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Resources, City Spotlights Nansana Municipality

City Spotlight: Nansana Municipality, Uganda

Nansana Municipal Council, which attained its municipality status in September 2015, is located 10 kilometres from Uganda’s capital of Kampala. The Municipality is currently led by Mayor Regina Bakitte Nakkazzi Musoke, the only female mayor at a municipal council level in Uganda. It comprises four divisions, 29 wards and 130 ‘cells’.[1] Mayor Bakitte envisions the Municipality will become “a transformed city [with] a prosperous and well-planned society by 2040” and aims “to ensure efficient and effective provision of sustainable services for improved livelihoods within [it]”.

Nansana Municipality joined Strong Cities Network in April 2023 but has participated in Strong Cities’ activities since October 2022, when Mayor Bakitte attended the Inaugural Workshop of Strong Cities’ East and Southern Africa Regional Hub. Further, as chair of the Alliance of Mayors and Urban Leaders for Community Action at Local Level, Mayor Bakitte played a pivotal role in mobilising other city officials from across Uganda for a dialogue that Strong Cities hosted in Entebbe in April 2023 among mayors, other city officials and representatives of the national government on enhancing national-local cooperation in the prevention of hate, extremism and polarisation. The meeting followed an initial national-local dialogue that was held in October 2022, at which Strong Cities presented a mapping of the state of national-local cooperation in prevention in Uganda.

[1] Uganda has multiple tiers of local government. In urban settings, the largest is the district level, followed by city, municipal, division/town, ward and cell levels. In rural settings, districts are divided into counties, sub-county councils, parishes and villages.

What is the local government concerned about?

From 2021 to 2022, the number of reported crimes in Nansana increased by almost 20% – this, in a municipality already known for having a high crime rate. The causes of this increase in crime are multiple – firstly, high unemployment rates, which were exacerbated by COVID-19, have resulted in young people feeling idle, leaving them vulnerable to exploitation by extremist groups and gangs. Indeed, over the past years, youth have been responsible for committing violent robberies and raiding schools, leaving multiple people injured or dead.

The city is additionally concerned about rapid urbanisation, noting that as a municipality on the periphery with Uganda’s capital, its population has increased significantly over the past decade (for example, Nansana had an estimated population of 89,900 in 2011, while currently boasting more than 530,000+ residents). and that it expects this growth to continue as people from across the country migrate to seek jobs both within Nansana and in Kampala.

How is the local government responding?

Mayor Bakitte and her administration have committed to reducing youth unemployment from more than 50% currently to 25% by 2026. To do so, and to address broader concerns about youth being idle and vulnerable to exploitation, the Mayor has launched a number of development initiatives to improve infrastructure and social services and promote growth as well as engagement with young people. This includes the establishment of a dedicated Youth Desk within the Mayor’s Office, which is responsible for coordinating with youth councils across the city, to invest in youth engagement more broadly, as well as to compile and analyse municipal-wide youth-related data. For example, it has:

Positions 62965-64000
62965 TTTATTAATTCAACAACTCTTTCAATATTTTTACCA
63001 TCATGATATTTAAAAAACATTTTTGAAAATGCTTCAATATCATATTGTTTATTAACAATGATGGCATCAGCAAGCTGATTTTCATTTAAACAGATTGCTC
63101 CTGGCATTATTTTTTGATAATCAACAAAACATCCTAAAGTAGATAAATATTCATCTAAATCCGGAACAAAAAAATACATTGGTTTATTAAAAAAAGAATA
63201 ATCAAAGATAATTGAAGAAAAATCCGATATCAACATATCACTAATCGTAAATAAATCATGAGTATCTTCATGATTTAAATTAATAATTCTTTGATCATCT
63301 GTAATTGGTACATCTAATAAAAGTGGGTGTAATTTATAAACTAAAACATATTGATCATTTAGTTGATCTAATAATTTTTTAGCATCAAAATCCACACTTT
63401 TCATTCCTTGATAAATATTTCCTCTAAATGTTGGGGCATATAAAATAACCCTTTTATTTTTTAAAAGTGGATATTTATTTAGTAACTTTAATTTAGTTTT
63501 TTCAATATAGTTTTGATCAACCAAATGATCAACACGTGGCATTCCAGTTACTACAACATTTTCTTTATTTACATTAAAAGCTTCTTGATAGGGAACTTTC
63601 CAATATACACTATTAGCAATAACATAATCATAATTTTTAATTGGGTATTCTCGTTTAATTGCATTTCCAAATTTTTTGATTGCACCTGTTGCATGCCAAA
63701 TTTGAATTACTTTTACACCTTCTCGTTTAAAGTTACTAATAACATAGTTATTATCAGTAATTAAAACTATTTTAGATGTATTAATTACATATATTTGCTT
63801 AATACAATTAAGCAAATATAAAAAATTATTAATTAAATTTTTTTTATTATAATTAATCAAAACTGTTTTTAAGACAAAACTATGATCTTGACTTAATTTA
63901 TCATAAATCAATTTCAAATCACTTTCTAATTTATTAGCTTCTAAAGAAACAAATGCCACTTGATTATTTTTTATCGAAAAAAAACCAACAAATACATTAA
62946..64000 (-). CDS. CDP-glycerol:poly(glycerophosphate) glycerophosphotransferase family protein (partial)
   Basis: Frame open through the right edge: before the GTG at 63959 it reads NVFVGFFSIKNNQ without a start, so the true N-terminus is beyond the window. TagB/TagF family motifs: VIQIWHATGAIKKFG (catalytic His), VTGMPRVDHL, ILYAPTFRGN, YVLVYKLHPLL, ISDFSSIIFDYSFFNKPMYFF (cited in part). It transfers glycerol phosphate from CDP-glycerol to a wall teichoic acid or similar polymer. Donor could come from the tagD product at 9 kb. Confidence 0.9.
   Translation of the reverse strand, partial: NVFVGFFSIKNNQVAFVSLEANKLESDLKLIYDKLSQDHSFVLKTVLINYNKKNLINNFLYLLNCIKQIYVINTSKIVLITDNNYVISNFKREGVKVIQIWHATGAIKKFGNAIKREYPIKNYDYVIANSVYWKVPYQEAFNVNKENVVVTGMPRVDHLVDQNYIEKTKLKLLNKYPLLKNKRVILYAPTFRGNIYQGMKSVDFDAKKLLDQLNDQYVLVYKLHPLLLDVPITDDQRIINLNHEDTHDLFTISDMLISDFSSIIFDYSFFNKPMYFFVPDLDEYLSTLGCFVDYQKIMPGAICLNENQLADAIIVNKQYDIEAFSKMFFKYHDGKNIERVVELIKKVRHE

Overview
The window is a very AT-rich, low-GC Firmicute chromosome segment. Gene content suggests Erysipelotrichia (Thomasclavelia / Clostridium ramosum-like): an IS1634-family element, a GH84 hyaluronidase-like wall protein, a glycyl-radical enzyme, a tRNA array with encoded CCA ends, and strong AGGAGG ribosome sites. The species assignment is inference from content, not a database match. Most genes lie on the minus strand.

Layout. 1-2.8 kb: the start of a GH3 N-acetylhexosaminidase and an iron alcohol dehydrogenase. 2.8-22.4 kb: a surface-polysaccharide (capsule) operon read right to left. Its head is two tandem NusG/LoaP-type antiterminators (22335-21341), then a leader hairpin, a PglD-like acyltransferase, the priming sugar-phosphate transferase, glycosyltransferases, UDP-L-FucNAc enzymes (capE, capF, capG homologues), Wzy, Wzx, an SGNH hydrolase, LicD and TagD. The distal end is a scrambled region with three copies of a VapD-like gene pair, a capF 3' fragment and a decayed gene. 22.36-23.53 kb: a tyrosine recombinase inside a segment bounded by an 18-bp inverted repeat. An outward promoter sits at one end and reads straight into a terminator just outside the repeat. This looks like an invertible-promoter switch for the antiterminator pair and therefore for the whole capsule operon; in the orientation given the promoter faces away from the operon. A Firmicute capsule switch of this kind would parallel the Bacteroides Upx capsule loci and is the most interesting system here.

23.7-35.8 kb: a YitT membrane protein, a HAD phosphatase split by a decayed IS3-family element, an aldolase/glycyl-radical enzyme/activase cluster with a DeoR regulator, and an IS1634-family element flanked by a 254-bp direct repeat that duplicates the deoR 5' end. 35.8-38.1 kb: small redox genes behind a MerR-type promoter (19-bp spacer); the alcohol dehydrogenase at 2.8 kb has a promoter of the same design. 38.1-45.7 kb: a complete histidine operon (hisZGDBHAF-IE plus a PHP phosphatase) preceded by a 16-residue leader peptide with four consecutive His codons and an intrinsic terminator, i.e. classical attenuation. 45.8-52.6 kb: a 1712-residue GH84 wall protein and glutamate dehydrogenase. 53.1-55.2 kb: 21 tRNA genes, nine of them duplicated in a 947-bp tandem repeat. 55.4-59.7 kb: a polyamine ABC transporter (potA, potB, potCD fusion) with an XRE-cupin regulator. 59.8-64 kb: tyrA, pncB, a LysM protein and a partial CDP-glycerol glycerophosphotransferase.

Through these data collection mechanisms, the Municipality has identified numerous actions it will take forward over the coming months, including:

What’s next?

In addition to the above priorities, Mayor Bakitte and Nansana Municipality more broadly will continue to seek ideas for better and more sustainably engaging Nansana’s youth, mitigating the idleness that has left them vulnerable to exploitation by gangs and extremist groups in the past. For example, in November 2023, the Mayor took part in a Strong Cities learning visit on city-youth engagement in prevention, in which she and other counterparts from Uganda and Tanzania traveled to Mombasa (Kenya) to learn from the County Government’s comprehensive approach to working with young people to prevent hate and extremism, and investing in youth engagement more broadly. The meeting has inspired Mayor Bakitte to draft a by-law on and create a department specifically for prevention of hate and extremism as a means to more formally embed this responsibility into the local government; emulate Mombasa’s Fursa initiative in Nansana (Fursa is a geo-fenced job-seeking application with the aim of making job applications and job searches less time consuming for young people); and invest in ‘artivisim’, or youth-led art and other creative activities as a means to enhance social cohesion.

The Mayor will also seek support – including from Strong Cities – on how best to navigate its constantly growing population while maintaining social cohesion and ensuring public service provision sufficiently meets the needs of all residents – old and new.

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